Woodside Petroleum is Australia’s largest producer of gas, and is pursuing massive expansion plans consistent with the failure of the Paris Agreement.

According to the International Energy Agency (IEA), reaching net zero emissions by 2050 means no new oil and gas production can proceed. The United Nations Environment Programme (UNEP) has also confirmed that limiting global warming to 1.5°C in line with the Paris Agreement means “global fossil fuel production must start declining immediately and steeply.”

It is abundantly clear that achieving these climate goals and a stable climate future leaves no room for the expansion of the oil and gas industry. Despite this, Woodside is pursuing massive new oil and gas projects consistent with the failure of these goals, such as the massive and highly controversial Scarborough gas project. Many Australian financial institutions continue to support Woodside and its climate-wrecking projects.

Almost every super fund in Australia invests members’ retirement savings in Woodside, and at least 27 Australian and international banks—including ANZ and Westpac—have provided finance to the company since 2018. Many of these financial institutions claim to support the Paris Agreement and net zero emissions by 2050, yet continue to support a company pursuing plans consistent with the failure of these goals.

Woodside is undermining a stable climate future by pursuing new oil and gas projects. Our super funds and banks must stop investing in Woodside and its climate-wrecking projects and plans now.

TAKE ACTION!

Tell your super fund to stop investing in Woodside and its climate-wrecking expansion plans

The super funds failing to rule out investment in Woodside

Almost every single Australian super fund invests in Woodside, using members’ retirement savings to support its climate-wrecking projects and plans. A handful of super funds have either substantially divested from, have some form of exclusion on, or have plans to phase out oil and gas producers, meaning that we are starting to see a trickle of divestment from Woodside. However, this divestment is not happening at the scale nor pace commensurate with the climate crisis we face, and all super funds need to exclude companies like Woodside from their portfolios altogether.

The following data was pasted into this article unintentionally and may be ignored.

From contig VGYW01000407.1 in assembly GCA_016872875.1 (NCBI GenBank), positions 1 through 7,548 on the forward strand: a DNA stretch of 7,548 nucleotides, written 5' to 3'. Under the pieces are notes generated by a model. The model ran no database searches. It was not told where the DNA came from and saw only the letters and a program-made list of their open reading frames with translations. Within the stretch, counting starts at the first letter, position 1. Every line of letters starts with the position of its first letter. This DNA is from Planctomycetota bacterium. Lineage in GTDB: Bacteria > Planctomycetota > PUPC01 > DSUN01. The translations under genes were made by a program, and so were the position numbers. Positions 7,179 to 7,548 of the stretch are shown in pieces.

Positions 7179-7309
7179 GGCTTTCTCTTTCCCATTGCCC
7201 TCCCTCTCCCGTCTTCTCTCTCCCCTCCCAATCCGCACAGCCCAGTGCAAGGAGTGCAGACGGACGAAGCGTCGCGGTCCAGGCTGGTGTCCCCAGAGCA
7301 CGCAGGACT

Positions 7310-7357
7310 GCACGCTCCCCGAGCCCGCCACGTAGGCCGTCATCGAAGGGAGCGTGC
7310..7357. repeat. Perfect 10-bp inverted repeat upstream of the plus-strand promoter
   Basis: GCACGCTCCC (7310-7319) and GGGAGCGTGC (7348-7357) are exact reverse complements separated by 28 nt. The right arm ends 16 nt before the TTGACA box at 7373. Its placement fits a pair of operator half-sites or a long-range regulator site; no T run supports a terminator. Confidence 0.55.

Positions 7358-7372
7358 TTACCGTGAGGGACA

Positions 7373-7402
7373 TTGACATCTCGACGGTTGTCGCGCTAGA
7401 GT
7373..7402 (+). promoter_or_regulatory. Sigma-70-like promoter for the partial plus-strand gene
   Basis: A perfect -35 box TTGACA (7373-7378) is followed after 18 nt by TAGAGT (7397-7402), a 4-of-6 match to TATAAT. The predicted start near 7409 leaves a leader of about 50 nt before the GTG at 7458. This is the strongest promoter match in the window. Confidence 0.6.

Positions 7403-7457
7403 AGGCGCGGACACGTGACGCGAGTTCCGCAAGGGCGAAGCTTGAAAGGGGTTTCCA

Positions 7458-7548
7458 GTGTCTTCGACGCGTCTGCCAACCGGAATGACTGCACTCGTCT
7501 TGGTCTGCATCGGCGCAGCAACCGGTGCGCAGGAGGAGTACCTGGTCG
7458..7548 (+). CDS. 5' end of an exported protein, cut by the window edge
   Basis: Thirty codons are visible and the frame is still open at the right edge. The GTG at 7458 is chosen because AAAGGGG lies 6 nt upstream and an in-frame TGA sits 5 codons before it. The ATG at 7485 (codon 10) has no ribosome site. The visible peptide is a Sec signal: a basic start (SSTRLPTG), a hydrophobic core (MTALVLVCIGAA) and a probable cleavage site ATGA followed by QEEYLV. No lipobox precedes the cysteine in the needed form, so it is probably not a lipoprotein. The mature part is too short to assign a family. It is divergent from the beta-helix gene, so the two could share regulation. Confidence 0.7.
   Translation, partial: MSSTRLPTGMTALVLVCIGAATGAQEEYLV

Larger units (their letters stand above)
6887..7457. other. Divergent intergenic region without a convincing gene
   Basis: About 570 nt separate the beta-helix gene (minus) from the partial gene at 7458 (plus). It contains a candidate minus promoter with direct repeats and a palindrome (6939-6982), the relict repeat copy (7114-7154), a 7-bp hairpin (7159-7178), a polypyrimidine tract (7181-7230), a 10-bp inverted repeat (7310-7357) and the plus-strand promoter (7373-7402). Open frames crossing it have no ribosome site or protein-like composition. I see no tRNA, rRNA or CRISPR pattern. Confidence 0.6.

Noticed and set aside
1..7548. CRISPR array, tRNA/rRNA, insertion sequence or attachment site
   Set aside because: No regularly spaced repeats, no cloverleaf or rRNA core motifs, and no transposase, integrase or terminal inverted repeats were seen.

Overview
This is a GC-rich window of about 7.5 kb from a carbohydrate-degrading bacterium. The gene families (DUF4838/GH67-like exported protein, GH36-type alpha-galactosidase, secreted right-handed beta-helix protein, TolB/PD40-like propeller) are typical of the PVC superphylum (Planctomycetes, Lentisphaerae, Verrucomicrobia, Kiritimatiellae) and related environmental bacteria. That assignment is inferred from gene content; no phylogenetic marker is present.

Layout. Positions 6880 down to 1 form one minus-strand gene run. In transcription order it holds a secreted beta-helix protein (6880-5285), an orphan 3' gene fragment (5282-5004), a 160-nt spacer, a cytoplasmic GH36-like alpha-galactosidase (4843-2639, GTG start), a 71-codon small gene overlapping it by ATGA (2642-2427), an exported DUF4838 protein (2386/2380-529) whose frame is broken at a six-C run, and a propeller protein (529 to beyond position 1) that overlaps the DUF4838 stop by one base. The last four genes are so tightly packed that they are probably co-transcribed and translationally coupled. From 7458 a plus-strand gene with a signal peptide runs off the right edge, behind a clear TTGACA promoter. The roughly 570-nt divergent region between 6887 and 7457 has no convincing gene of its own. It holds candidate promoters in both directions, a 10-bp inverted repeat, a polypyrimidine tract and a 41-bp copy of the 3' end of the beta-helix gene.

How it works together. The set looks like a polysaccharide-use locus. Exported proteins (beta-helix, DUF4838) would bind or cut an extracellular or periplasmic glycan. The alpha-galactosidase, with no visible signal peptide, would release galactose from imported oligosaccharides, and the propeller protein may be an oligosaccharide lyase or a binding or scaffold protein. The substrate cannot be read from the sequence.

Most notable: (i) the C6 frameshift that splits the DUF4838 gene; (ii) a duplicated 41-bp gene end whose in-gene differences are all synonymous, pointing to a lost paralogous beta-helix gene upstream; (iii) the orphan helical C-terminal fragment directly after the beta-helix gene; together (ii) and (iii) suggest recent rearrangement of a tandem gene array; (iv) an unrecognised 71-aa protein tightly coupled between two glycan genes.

Of Australia’s biggest 30 super funds by assets under management (AUM), only one has implemented an exclusion on oil and gas producers, meaning the rest of these funds are using members’ retirement savings to support Woodside’s massive expansion plans. Worse still, several super funds have voted against shareholder proposals calling on Woodside to wind up its oil and gas production in line with the climate goals of the Paris Agreement.

We have also calculated and presented the below funds’ investments in Woodside as a proportion of each fund’s total allocation to Australian listed equities (shares listed on the Australian stock market), as this allows for direct comparison between funds. Other data points, such as investment exposure as a proportion of the total fund, or dollar value of investments in these companies are incomparable because funds have different allocations to Australian listed equities and different amounts of money in the investment pool.

Has your super fund failed to rule out investment in Woodside? Check the list below and take action!

Investment exposure to Woodside of Australia’s 30 biggest super funds by assets under management

wdt_ID Fund Investment option Investment exposure (% Australian listed equities) Total member accounts Total assets under management
1 Active Super High Growth 2.80 87,000 13.6
2 AMP MySuper 1970s 3.83 1,060,000 106.5
3 Australian Retirement Trust Lifecycle Balanced Pool 3.41 2,216,000 247.4
4 AustralianSuper Balanced 5.06 2,876,000 271.7
5 Aware Super High Growth 2.88 1,155,000 150.7
6 Brighter Super MySuper 3.45 128,000 32.5
7 CareSuper Balanced My Super 2.80 219,000 19.8
8 Cbus Growth 2.59 870,000 72.6
9 Colonial First State FirstChoice Wholesale Growth 3.87 850,000 102.1
10 Commonwealth Bank Group Super Balanced 2.44 68,000 12.5

Holdings information as at 31 December 2022.

Methodology and sources

Methodology